Army receives 1000th Stryker vehicle

ANNISTON, Ala., 13 January 2005. Yesterday, the U.S. Army and General Dynamics Land Systems recognized the delivery of the 1000th Stryker armored vehicle during a ceremony at the Anniston Army Depot in Anniston, Ala.

ANNISTON, Ala., 13 January 2005. Yesterday, the U.S. Army and General Dynamics Land Systems recognized the delivery of the 1000th Stryker armored vehicle during a ceremony at the Anniston Army Depot in Anniston, Ala.

Stryker is an eight-wheel armored vehicle that is changing the way warfare is conducted on the battlefield.

Stryker is an essential element of the Army's effort to transform itself into a more agile, deployable, survivable, and lethal force. The Stryker family of vehicles, including 10 variants, is assembled at the Army's Anniston Army Depot, Anniston, Ala., and at General Dynamics Land Systems' facility in London, Ontario.

"Only four years ago, Stryker was a vision of then Army Chief of Staff Eric Shinseki," said Charles M. Hall, president, General Dynamics Land Systems. "Today, we are recognizing the 1000th Stryker that is continually proving the Army's vision correct as it provides its soldiers a new operational capability required to defend the democratic principles of freedom in today's uncertain world."

"Stryker is a real success story for the Army. We have demonstrated and proven that the DoD can rapidly produce, field and deploy new and effective weapons system very quickly," said Lieutenant General Joseph Yakovac, Jr., Military deputy to the Assistant Secretary of the Army for Acquisition, Logistics & Technology. "The Stryker family of vehicles has proven their worth. They are quickly deployable and extremely survivable."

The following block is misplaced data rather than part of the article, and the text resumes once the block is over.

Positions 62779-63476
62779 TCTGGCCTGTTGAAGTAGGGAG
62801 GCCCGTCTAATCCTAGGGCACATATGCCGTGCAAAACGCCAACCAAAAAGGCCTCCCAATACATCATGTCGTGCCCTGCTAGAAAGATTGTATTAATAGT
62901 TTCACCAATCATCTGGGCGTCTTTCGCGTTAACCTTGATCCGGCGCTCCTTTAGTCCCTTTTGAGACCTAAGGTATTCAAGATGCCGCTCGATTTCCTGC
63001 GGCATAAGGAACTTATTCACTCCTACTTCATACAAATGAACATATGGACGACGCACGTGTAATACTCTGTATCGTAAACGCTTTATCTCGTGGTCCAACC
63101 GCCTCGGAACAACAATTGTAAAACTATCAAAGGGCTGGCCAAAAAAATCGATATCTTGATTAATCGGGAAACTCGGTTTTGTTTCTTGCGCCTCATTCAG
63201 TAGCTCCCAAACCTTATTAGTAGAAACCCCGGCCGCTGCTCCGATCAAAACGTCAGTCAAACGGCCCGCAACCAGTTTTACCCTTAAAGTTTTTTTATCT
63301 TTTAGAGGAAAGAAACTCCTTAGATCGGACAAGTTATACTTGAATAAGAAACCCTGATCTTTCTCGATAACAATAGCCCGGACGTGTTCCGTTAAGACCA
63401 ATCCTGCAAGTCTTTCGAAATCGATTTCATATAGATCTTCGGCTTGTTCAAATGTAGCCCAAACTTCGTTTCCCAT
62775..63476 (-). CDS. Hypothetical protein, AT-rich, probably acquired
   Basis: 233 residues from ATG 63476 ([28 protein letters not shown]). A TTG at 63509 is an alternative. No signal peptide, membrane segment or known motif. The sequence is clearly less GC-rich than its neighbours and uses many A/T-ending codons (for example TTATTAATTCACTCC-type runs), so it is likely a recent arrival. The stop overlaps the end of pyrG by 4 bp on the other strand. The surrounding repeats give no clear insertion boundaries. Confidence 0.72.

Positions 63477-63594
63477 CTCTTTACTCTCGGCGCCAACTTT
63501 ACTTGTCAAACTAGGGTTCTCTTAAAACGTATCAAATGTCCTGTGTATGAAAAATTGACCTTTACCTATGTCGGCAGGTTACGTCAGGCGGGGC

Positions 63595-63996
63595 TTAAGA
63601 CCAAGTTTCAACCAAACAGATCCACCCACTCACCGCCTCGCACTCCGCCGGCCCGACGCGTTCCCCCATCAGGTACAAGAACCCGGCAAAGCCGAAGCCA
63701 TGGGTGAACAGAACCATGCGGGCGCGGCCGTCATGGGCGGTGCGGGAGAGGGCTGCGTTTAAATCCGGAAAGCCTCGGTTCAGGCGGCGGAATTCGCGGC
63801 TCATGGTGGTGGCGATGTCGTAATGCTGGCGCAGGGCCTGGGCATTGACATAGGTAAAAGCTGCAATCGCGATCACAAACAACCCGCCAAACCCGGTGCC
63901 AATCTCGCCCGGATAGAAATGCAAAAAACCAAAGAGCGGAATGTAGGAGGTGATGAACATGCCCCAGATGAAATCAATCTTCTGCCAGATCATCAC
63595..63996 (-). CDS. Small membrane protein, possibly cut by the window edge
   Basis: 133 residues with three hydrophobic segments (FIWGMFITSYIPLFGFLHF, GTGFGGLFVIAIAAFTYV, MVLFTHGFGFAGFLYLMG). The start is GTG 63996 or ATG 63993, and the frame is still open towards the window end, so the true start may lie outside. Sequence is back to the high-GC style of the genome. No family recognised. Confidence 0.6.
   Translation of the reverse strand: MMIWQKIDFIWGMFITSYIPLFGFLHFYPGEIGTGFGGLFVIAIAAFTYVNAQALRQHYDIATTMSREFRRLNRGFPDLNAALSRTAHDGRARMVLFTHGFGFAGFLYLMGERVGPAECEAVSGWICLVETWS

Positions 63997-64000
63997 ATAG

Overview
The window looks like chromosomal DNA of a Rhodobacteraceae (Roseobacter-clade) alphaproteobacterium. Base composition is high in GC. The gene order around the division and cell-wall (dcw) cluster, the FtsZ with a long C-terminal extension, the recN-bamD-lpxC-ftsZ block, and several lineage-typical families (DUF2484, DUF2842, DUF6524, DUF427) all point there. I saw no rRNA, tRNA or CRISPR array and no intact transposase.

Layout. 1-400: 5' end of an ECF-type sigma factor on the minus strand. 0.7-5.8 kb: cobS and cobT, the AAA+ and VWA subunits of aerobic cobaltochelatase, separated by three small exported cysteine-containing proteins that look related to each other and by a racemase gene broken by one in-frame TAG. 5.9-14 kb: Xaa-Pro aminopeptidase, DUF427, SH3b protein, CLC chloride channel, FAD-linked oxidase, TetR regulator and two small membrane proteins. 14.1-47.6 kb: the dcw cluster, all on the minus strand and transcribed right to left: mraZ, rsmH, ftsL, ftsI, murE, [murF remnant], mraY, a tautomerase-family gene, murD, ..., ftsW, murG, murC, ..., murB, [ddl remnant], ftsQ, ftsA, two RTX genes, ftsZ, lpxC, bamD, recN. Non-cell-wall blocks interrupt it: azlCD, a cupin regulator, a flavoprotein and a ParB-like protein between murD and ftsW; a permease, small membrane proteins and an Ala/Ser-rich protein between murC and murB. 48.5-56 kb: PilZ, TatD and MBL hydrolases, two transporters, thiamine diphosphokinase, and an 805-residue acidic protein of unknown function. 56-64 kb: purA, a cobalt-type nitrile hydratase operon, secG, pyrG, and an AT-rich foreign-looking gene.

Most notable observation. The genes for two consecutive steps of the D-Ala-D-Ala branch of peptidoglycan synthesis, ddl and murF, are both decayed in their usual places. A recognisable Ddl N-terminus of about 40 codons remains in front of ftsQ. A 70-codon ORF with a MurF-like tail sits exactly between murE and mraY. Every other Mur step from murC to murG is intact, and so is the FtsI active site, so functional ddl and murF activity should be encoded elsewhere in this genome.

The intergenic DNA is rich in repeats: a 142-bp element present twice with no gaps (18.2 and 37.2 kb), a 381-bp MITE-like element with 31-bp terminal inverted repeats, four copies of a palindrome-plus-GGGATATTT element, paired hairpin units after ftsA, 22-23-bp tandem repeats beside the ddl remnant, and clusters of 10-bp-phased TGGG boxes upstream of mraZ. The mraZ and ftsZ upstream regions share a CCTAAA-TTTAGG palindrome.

In their 12 months of deployment in Iraq with the 3/2 Infantry, the Strykers were driven over 3.1 million miles and encountered over 200 hostile incidents. Through all of this they maintained an operational readiness rate in excess of 96 percent.

"Stryker provides the survivability and lethality that ensures our soldiers complete their mission quickly, safely and decisively. The Stryker is an example of the Army's effort to transform itself into a more agile, deployable and lethal force," said Lieutenant General Yakovac.

General Dynamics, headquartered in Falls Church, Va., employs approximately 71,600 people worldwide and anticipates 2004 revenue in excess of $19 billion. The company is a market leader in mission-critical information systems and technologies; land and expeditionary combat systems, armaments and munitions; shipbuilding and marine systems; and business aviation. For more information see www.generaldynamics.com.

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